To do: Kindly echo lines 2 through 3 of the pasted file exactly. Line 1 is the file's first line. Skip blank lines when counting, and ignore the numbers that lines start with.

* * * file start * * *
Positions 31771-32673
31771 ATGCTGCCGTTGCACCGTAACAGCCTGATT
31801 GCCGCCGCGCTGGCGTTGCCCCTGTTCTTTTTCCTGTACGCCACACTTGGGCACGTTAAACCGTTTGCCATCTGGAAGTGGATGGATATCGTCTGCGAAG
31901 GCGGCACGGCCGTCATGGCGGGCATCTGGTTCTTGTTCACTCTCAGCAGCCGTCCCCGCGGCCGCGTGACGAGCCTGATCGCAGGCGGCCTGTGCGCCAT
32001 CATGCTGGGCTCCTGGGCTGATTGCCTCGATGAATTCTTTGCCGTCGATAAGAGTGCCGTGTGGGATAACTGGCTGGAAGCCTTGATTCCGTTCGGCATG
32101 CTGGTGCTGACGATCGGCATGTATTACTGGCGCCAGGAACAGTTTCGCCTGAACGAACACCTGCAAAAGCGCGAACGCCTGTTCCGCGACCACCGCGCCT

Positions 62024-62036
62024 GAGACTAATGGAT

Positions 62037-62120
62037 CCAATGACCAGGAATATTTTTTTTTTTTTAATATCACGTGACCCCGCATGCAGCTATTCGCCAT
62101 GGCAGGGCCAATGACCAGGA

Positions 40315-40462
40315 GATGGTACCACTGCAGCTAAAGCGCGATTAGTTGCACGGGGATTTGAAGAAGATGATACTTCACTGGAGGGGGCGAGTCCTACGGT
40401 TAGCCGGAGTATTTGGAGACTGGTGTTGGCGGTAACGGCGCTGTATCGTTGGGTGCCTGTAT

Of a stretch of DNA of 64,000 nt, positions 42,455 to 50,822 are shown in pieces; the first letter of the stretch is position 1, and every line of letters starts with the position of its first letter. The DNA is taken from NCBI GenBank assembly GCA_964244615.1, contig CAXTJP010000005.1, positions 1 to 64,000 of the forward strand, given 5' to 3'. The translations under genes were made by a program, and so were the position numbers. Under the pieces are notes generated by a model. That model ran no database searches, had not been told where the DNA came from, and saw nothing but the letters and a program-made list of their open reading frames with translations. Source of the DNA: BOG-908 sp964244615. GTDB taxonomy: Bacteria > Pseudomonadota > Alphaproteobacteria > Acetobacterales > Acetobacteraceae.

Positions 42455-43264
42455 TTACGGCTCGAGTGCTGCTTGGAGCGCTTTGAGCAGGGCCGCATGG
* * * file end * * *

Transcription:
31771 ATGCTGCCGTTGCACCGTAACAGCCTGATT
31801 GCCGCCGCGCTGGCGTTGCCCCTGTTCTTTTTCCTGTACGCCACACTTGGGCACGTTAAACCGTTTGCCATCTGGAAGTGGATGGATATCGTCTGCGAAG